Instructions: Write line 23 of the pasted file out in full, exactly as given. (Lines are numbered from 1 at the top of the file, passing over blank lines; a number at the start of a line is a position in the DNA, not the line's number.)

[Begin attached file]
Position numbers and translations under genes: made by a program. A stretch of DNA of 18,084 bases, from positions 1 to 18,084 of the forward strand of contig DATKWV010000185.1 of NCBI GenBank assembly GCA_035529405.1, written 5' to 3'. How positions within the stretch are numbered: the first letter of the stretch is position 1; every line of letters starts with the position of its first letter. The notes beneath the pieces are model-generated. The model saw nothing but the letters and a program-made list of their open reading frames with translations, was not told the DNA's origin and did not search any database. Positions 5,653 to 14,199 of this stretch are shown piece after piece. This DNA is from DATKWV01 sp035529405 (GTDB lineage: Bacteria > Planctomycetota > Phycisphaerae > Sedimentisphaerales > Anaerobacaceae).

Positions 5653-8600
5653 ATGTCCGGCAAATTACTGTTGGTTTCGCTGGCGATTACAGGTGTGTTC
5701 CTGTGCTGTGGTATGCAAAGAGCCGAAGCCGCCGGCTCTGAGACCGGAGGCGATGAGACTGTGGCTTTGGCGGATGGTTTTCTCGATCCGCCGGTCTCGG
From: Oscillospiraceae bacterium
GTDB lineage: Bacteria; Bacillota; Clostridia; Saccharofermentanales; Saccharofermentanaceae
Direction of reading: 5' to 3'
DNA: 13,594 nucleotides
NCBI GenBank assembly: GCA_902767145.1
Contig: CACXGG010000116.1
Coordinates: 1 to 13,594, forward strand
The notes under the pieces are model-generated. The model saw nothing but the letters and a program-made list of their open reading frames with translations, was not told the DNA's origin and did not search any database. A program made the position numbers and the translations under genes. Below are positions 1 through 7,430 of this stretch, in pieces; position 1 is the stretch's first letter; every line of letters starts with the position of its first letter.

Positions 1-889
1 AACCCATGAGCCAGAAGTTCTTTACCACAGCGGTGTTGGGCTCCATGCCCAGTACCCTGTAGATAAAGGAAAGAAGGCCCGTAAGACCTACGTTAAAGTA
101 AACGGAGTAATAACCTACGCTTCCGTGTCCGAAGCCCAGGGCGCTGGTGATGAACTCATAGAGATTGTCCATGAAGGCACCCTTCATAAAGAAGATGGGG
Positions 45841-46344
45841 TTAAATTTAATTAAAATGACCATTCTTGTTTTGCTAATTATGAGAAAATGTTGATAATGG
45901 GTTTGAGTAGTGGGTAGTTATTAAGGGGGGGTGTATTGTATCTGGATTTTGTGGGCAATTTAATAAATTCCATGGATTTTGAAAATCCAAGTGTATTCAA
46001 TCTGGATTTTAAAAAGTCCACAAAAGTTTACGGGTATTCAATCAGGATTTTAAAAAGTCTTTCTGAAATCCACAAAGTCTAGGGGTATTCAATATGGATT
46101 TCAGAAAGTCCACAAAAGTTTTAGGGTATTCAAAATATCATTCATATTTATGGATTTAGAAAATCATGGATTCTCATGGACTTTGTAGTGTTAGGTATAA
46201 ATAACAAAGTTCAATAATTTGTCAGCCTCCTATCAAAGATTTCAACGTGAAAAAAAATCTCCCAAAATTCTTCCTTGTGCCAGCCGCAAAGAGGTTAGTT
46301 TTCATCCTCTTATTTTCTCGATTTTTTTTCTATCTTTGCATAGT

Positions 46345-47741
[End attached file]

Positions 46345-47741